[Date Prev][Date Next][Thread Prev][Thread Next][Date Index][Thread Index][Subject Index][Author Index]
More on raptors...
At 09:31 PM 8/13/97 -0400, Amado Narvaez wrote:
>Since the root word "-raptor-" is also used in the clade Maniraptora,
>does that not establish a relationship between otherwise unrelated forms?
>Granted, "sickle-claws" are characteristic of Dromaeosauridae but not
>Tyrannosauridae. Granted, too, that when most people hear or use the term
>"raptor" the first thing that comes to mind is a sickle claw. But
>cladistically speaking, Maniraptora encompasses a wide range of diverse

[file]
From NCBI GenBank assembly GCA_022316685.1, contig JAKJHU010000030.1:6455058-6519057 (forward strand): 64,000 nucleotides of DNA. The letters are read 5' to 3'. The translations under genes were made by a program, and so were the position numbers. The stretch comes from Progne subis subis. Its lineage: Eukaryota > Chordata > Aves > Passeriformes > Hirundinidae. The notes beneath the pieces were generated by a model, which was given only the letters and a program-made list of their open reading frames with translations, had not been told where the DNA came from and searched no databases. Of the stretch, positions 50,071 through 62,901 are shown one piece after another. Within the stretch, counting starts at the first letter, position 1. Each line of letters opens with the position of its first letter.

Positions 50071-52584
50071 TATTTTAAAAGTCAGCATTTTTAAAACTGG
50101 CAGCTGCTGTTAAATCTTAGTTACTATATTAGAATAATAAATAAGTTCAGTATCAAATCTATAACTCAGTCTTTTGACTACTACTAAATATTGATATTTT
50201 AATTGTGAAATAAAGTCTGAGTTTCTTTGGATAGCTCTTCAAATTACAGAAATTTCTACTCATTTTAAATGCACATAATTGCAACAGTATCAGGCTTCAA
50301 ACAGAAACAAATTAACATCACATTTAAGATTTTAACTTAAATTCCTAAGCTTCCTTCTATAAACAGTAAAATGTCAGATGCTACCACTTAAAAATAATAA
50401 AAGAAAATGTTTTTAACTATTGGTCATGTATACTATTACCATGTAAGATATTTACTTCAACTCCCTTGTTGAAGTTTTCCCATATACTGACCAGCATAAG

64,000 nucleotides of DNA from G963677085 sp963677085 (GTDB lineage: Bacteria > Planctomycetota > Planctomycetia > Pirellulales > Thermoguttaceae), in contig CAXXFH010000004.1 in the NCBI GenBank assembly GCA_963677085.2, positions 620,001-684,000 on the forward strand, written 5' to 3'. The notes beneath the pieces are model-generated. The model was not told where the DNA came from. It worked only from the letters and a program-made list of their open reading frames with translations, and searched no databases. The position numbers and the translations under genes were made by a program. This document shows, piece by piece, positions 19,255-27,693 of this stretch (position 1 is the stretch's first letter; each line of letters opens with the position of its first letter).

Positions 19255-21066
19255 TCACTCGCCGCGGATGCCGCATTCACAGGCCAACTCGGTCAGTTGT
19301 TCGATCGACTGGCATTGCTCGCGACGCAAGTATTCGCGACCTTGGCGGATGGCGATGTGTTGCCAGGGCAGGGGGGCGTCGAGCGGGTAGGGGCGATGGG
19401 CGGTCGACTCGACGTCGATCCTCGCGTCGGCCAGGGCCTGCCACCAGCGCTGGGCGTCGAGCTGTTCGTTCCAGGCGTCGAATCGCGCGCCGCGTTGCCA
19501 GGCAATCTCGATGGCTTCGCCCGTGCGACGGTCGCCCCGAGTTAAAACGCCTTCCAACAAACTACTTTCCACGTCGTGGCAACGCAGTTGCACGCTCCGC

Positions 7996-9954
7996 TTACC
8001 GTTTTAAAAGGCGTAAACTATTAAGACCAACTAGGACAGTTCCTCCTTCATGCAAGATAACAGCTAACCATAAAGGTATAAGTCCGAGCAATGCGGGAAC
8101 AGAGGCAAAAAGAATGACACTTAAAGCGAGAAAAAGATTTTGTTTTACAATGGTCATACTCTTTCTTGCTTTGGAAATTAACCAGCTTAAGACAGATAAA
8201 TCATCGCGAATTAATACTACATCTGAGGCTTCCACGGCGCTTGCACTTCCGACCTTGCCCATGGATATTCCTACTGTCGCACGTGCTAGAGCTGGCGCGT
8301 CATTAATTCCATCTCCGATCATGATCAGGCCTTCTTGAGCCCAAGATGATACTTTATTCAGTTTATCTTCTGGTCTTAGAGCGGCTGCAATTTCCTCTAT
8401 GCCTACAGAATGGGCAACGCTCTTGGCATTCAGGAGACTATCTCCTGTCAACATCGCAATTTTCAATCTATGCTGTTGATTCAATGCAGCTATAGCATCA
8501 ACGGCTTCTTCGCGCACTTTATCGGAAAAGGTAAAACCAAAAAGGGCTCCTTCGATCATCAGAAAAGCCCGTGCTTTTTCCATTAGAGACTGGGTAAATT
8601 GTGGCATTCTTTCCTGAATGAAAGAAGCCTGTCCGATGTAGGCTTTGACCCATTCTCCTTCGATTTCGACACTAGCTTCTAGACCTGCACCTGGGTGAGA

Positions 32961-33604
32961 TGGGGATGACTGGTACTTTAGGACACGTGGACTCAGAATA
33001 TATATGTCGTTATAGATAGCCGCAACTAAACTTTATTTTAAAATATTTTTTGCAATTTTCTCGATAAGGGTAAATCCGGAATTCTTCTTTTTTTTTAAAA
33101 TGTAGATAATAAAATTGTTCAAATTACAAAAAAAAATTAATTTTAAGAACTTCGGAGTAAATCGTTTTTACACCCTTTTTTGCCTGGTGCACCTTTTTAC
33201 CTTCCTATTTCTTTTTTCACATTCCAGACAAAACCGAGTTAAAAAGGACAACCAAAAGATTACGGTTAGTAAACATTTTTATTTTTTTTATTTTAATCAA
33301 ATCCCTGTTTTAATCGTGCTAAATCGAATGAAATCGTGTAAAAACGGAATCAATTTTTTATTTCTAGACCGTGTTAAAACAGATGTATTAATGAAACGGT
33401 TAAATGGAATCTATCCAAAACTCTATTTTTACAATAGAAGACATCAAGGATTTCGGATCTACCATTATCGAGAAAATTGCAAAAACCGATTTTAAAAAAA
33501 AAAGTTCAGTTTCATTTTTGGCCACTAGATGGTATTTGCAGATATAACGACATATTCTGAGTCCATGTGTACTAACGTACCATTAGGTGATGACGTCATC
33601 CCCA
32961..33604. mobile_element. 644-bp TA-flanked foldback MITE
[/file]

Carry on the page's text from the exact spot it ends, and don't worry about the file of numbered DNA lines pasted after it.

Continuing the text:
>theropods with and without sickle claws, doesn't it?
Actually, the sickle claws of dromaeosaurids is very much unlike the
raptorial claws of modern "raptors" (falconiforms and relatives).
Dromaeosaurid sickle claws and hand claws are highly curved, with a very
flat (blade-like) cross-section. True "raptor" (bird) talons are moderately
to highly curved, but have a thicker cross-section.
Morphometrically, the claws among nonavian dinosaurs most similar to eagle
talons are the manual claws of "megalosaurs", carnosaurs, and basal
tetanurines (such as the aptly named Dryptosaurus aquilunguis [=eagle
taloned wounding lizard]). These dinosaurs have similar curvatures and
cross-sections, and probably used their claws in a similar fashion (to
pierce and pin their prey, rather than to slice them open).
Thomas R. Holtz, Jr.
Vertebrate Paleontologist Webpage: http://www.geol.umd.edu
Dept. of Geology Email:email@example.com
University of Maryland Phone:301-405-4084
College Park, MD 20742 Fax: 301-314-9661